11. The electro-optical display device of claim 1, wherein said liquid crystal molecules have a pretilt angle αo, 0≦αo ≦10.
12. The electro-optical display device of claim 1, wherein said liquid crystal molecules have a pretilt angle αo, 0≦αo ≦5.
13. The electro-optical display device of claim 1, wherein said liquid crystal molecules have a pretilt angle αo, 0≦αo ≦2.
14. The electro-optical display device of claim 1, wherein said liquid crystal molecules have a pretilt angle αo, 0≦αo ≦1.
15. The electro-optical display device of claim 1, wherein said liquid crystal molecules have a pretilt angle αo which is about 5.
16. The electro-optical display device of claim 1, wherein said liquid crystal molecules have a pretilt angle αo which is about 1.
17. The electro-optical display device of claim 1, wherein said liquid crystal molecules have a pretilt angle αo which is about 0.
18. An electro-optical display device of claim 1, wherein said liquid crystal molecules have an orientation angle βo, 0<βo <90.
19. An electro-optical display device of claim 18, wherein βo is not 45.
20. The electro-optical display device of claim 19, wherein βo is not about 40 and not about 50.
21. The electro-optical display device of claim 1, further comprising:
(d) a voltage source or a current source connected to said electrode structure.
22. The electro-optical display device of claim 1, further comprising:
(d) a voltage source connected to said electrode structure.
23. The electro-optical display device of claim 22, further comprising:
(e) an orientation layer, in contact with at least one surface of said liquid crystal layer, which aligns the liquid crystal molecules in a direction whereby they have an orientation angle βo, 0<βo <90.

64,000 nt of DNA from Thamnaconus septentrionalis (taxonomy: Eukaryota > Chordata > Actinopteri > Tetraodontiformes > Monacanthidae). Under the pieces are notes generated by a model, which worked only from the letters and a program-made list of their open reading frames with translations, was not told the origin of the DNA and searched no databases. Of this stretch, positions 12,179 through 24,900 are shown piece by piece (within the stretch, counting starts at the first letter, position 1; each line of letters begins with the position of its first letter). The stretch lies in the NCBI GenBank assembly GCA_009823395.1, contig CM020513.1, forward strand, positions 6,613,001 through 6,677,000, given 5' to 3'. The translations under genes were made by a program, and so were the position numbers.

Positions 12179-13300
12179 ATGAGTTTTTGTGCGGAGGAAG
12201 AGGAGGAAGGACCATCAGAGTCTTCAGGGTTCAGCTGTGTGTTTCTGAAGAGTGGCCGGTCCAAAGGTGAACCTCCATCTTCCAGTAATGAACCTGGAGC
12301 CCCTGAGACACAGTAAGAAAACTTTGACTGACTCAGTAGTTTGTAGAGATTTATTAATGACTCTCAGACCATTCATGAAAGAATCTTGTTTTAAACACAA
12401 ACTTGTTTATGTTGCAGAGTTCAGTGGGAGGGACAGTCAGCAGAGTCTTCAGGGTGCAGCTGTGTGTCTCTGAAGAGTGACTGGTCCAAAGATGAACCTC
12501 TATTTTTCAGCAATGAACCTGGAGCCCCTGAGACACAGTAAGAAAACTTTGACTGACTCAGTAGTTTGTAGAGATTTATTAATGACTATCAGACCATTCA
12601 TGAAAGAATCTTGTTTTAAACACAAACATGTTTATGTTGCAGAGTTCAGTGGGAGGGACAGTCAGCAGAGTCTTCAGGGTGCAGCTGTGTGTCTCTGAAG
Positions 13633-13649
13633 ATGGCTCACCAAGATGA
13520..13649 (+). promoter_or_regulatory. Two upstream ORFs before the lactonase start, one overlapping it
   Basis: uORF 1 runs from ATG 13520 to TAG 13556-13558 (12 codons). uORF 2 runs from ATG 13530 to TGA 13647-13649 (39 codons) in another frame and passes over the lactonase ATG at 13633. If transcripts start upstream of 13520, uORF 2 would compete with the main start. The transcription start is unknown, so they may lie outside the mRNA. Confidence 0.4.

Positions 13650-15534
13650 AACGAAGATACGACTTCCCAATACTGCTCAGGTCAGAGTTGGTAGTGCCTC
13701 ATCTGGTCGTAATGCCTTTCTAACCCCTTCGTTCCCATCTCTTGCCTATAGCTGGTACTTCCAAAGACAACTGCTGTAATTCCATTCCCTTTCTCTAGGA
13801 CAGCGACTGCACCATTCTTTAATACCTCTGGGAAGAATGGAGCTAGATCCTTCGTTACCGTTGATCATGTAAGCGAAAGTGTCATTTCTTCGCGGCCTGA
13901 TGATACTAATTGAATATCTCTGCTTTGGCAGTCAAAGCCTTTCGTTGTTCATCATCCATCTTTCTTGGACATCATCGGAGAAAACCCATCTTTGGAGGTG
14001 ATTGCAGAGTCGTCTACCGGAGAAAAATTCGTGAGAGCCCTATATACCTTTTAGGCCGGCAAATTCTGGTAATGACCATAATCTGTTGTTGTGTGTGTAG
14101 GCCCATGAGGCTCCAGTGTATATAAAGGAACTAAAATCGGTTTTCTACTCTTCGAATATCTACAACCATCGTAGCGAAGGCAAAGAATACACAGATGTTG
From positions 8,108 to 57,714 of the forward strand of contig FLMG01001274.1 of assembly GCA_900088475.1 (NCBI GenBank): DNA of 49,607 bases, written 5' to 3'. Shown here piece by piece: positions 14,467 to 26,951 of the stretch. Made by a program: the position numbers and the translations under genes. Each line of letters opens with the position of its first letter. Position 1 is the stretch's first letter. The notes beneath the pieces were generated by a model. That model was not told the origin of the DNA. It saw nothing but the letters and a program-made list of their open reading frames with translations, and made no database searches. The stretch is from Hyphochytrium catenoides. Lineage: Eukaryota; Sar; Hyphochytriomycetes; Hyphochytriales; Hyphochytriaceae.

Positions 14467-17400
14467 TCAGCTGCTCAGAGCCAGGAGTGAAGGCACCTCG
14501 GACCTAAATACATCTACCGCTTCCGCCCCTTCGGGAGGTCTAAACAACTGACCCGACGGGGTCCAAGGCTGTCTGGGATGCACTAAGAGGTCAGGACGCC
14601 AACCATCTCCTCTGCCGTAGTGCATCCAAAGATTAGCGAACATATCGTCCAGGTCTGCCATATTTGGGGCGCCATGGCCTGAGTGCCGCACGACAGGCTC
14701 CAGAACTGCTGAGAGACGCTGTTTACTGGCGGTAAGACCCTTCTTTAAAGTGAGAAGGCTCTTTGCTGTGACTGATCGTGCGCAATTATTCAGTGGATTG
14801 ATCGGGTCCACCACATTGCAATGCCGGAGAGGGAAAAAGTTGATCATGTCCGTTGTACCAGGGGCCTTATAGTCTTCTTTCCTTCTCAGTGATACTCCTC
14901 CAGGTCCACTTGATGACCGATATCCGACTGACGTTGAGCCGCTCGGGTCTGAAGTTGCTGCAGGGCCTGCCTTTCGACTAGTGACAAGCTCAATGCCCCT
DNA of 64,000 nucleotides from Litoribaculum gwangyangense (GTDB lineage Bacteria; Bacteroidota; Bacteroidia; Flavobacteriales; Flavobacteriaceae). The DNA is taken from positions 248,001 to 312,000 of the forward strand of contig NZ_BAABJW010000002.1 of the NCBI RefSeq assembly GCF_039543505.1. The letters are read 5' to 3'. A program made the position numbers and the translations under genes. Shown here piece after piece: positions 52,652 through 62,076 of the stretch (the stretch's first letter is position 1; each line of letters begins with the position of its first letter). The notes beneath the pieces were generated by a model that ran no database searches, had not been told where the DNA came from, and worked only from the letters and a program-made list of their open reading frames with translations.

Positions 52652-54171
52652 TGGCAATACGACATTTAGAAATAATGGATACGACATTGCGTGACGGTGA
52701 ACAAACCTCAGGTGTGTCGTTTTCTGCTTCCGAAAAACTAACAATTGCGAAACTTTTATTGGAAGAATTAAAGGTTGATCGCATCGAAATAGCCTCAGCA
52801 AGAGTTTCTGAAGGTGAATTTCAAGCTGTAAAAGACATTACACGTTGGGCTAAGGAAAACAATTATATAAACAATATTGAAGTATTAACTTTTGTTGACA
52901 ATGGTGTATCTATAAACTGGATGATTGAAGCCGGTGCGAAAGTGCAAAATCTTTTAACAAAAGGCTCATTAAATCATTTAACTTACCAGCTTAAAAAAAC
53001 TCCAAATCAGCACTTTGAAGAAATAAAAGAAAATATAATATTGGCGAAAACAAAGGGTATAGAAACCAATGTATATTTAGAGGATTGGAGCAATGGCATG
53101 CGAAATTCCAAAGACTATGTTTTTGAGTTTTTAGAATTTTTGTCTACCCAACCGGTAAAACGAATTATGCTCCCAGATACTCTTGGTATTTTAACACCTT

24. The electro-optical display device of claim 23, comprising an orientation layer, in contact with at least one surface of said liquid crystal layer, which aligns the liquid crystal molecules in a direction whereby they have said pretilt angle αo, 0≦αo <30.
25. The electro-optical display device of claim 23, wherein the reflector is an electrically insulating mirror.
26. The electro-optical display device of claim 1, wherein said liquid crystal layer is nematic.
27. The electro-optical display device of claim 1, wherein the axes of switching-effective twisting of the liquid crystal molecules are substantially perpendicular to the plane of the substrate.
28. The electro-optical display device of claim 1, wherein, within the image spot of the liquid crystal switching element, said electrode structure is formed between the substrate and the liquid crystal layer and has at least one pair of electrodes with a space therebetween.
29. The electro-optical display device of claim 28, wherein each pair of electrodes comprises strip- or line-type electrodes which extend to make a space between said pair of electrodes.
30. The electro-optical display device of claim 29, wherein the electrodes intermesh in comb fashion.
31. The electro-optical display device of claim 28, wherein the space between the pair of electrodes is 2 μm to 50 μm.
32. The electro-optical display device of claim 28, wherein the applied voltage between the pair of electrodes is one volt to 80 volts.
33. The electro-optical display device of claim 1, wherein the thickness of the liquid crystal layer is 1 μm to 10 μm.